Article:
Twenty years ago, our friend Dan did meticulous research on lawnmowers, comparing price and quality, reading Consumer Reports, and talking to various salesmen, asking questions at local stores. Once he decided which brand and model to buy, we piggybacked on his research and bought the same one because we knew he did a thorough evaluation.

While influence is nothing new, the many ways we’re influenced is, in more and more ways.  If you consider all of the consumer buying decisions we make: where we shop and dine out, which movies we see and what music we listen to, we have always made decisions with influence from our family, our friends, and, even perfect strangers.

Now, in addition to in-person influence, we are often influenced by a virtual community made up of people that we know, and their friends, many who post their opinions on , by liking a page, or on Amazon, by reviewing a product, or on Yelp, by reviewing a restaurant or local business.  (Yelp, by the way, got in trouble with site users for manipulating reviews in favor of advertisers and has changed their policy based on widespread negative feedback.)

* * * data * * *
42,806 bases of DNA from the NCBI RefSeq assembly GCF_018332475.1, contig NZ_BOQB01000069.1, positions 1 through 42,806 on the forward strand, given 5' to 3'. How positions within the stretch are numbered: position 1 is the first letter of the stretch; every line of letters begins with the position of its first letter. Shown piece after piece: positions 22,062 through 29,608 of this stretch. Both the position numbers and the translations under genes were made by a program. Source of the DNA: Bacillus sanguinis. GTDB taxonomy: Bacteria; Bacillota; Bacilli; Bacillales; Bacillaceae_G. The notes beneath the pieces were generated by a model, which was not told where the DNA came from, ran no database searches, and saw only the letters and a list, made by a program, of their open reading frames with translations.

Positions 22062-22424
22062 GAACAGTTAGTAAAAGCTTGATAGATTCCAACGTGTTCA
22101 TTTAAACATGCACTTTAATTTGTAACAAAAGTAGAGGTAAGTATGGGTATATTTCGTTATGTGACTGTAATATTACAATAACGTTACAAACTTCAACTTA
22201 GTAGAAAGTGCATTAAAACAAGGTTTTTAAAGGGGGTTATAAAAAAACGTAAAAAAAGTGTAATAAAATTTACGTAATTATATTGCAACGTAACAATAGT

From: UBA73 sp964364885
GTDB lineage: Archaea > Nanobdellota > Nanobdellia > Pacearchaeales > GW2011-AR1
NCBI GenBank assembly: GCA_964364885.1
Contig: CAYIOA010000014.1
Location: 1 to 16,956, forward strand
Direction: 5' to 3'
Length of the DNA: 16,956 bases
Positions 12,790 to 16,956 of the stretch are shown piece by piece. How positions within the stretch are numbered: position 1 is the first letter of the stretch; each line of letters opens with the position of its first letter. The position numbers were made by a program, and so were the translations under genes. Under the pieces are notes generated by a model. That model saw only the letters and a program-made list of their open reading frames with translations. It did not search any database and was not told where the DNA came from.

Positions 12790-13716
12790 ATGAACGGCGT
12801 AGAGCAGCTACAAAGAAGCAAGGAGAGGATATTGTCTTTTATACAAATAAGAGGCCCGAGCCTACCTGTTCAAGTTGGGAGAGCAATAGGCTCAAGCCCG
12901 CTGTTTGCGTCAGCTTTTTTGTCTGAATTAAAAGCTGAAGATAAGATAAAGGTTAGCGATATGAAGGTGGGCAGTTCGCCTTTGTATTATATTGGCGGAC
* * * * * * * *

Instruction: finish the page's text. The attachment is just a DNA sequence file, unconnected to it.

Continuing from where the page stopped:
That’s why has been making it easy for companies to incorporate the Like widget on their websites and blogs. Everything you “like” is cataloged for all of your Facebook friends to see.

This summer, my family decided to take a road trip, and I started using Foursquare, which posts my visits to restaurants and hotels, as well as my review of the experience.  Location-based social influence is in its early stages with the general public, but growing.

Recently, Google has started incorporating reviews into search results. Rather than navigating to a review site, google delivers the reviews,  saving the user clicks, and keeping them on their site.

Businesses who understand how to harness their own customers’ influence can make the leap from a few testimonials on a their About page, to a fan club spread across the web, where ever their customers and potential customers might be found.